I named him Dopey! Our association
began when he was an immature squirrel that seemed to enjoy teasing
my pack of eight Papillons. He had my schedule memorized and was always
sitting on the floor of the deck, flicking his bushy tail when I opened
the door to let the dogs out in their yard for an outing. He wasn’t
deaf. He proved that many times when he arrived at the bird feeder before
I could get there with seeds and treats.
He had to know the precursory sounds of the door being opened and the
happy barking from inside the house of a pack of excited little furballs.
But he’d wait until the first dog was through the door and almost
close enough to step on that bushy little tail before taking off down
the steps into the yard and racing for the nearest tree. Papillons are
descendants of dwarf continental spaniels and proud of their principle
duties as companions and couch potatoes, but they have not forgotten
their ancestral love of the chase.
Dopey would make it to the nearest dogwood tree and scramble up the
slender trunk just ahead of the pack of happily yipping toy terrors.
Somehow I could never avoid adding to the din by screaming at the dogs
to stop. Not that any of the four-footers ever paid the slightest attention
As eight excited dogs tumbled over one another around the trunk of the
dogwood, Dopey would scamper up the branches, leap to the larger tulip
poplar beside it, and cross to the other side. The alpha female of the
dog pack was usually the first one to note that Dopey had continued
his trail to the ground on the other side of the larger tree and was
headed for a small hole beneath the fence at the edge of the yard. He
would manage to wiggle under the fence just ahead of eight dogs running
at top speed after him. He would climb another tree just outside the
yard to stop and chatter – probably in squirrel laughter—as
the eight small bodies impacted with the chain length fence and each
other, their momentum causing an amusing but thankfully non-harmful
pileup at the fence.
Dopey could have chosen any number of trees after the tulip poplar as
a safe haven; he could have stayed in the tree-tops and been safely
out of reach of the small, five-to-seven pound dogs. But he seemed to
love the chase as much as the dogs.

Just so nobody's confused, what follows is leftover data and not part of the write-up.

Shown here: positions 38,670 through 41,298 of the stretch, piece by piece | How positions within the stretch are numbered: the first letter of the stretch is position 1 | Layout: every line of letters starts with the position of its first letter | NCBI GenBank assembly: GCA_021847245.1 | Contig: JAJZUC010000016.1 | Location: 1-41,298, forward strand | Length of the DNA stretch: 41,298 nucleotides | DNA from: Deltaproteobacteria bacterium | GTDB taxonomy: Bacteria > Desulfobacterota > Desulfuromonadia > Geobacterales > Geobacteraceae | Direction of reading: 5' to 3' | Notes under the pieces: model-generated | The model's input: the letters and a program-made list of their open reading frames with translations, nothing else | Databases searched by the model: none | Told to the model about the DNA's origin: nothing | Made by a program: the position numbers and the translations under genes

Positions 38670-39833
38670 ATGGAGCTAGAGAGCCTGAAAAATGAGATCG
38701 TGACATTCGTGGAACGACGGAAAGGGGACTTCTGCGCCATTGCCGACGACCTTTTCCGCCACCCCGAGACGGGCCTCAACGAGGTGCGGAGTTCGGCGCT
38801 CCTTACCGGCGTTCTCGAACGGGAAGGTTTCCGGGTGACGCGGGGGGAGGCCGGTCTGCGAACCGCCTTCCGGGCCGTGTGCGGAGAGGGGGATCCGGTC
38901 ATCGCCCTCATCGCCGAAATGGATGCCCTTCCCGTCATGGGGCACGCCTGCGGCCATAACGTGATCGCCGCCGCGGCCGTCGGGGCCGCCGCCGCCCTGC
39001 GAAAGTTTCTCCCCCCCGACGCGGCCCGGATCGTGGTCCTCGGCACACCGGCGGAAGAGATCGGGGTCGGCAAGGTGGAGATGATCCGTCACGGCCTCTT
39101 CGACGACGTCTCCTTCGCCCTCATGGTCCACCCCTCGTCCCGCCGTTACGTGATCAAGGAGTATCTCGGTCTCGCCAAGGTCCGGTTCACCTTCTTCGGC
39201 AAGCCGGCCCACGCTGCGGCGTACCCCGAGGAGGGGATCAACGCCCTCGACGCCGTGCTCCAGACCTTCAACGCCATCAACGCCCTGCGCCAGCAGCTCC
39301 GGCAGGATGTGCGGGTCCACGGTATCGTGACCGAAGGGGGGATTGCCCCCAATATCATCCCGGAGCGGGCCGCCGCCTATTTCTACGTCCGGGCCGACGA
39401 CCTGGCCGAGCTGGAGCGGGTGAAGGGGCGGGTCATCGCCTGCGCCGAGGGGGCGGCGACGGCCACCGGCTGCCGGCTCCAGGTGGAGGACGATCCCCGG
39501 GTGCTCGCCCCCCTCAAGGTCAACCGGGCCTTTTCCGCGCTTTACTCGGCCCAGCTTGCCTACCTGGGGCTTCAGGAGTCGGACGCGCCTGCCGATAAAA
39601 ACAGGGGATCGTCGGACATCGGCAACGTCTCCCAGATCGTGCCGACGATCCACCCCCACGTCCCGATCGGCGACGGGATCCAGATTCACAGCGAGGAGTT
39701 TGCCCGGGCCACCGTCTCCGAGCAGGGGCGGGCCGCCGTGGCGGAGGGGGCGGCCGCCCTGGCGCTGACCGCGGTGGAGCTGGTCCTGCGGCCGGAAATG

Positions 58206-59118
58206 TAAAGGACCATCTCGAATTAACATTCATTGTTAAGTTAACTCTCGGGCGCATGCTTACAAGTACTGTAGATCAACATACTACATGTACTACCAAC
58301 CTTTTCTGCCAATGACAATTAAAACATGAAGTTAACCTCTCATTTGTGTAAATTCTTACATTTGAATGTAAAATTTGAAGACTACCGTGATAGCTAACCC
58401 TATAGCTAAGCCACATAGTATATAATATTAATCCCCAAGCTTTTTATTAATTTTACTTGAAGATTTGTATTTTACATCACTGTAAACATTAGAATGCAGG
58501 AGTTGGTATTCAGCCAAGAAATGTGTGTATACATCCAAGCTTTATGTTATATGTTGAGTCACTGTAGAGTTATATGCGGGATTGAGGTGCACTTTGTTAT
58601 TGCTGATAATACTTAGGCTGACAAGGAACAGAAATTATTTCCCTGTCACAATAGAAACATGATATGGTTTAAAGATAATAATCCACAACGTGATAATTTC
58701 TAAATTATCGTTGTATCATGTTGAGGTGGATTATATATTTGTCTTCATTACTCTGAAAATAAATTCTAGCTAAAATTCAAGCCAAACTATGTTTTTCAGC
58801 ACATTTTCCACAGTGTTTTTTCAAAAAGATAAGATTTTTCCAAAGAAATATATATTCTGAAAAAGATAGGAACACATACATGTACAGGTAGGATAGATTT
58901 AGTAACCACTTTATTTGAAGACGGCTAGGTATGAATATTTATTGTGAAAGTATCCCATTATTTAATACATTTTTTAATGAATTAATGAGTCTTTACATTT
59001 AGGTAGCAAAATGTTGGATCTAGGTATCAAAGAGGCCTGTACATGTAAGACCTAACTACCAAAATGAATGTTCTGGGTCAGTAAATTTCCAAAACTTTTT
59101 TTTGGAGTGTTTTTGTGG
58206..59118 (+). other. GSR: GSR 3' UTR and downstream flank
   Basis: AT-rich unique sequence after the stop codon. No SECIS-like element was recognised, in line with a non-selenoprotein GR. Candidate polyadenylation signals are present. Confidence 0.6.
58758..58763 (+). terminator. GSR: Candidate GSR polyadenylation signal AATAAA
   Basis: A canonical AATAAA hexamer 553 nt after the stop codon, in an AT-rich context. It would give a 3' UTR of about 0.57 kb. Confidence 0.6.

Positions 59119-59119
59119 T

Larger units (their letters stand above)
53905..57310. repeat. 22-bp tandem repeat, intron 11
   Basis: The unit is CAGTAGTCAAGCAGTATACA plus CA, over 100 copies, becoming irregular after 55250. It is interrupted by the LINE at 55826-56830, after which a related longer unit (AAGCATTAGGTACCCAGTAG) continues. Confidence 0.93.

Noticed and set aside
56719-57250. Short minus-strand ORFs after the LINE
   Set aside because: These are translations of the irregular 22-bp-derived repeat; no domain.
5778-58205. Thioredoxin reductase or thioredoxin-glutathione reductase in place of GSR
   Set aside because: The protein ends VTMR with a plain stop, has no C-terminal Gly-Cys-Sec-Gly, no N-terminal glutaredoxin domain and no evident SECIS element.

I worried that as he grew the small hole beneath the fence would be
too small for his growing body and the dogs would smash into him before
he could get away. I worried what the dogs would do if they actually
caught the silly little squirrel. But as the days of summer turned into
weeks and then months, I came to realize that Dopey would have calculated
all of the aspects of his game too well to be caught.
I took to adding treats to the bird feeders for him. And then to placing
a larger container on the rail of the deck with treats that he seemed
to especially enjoy. Unshelled peanuts were his top favorite; sunflower
seeds his second.
Toward the end of summer, I noticed that the game had changed. Dopey
still led the dogs a merry chase across the yard, but now he sprinted
up a tree closer to the fence’s edge and stopped aiming for that
tiny hole under the fence. When I’d observe him sitting on the
edge of the deck waiting for the morning game, I marveled that the frail
little body had turned into a fat, happy and mature squirrel.
By the next season, he was too busy or old to play, and the dogs missed
him terribly. He still comes to his special feeder, enjoying his tributes
and scolding sharply if I’ve forgotten to include his unshelled
peanuts. The dogs and I hope that someday he’ll father another
little tease like himself. Meanwhile he has me busy insuring that his
favorite treats are available at all times. I guess you would have to
say he is anything but dopey!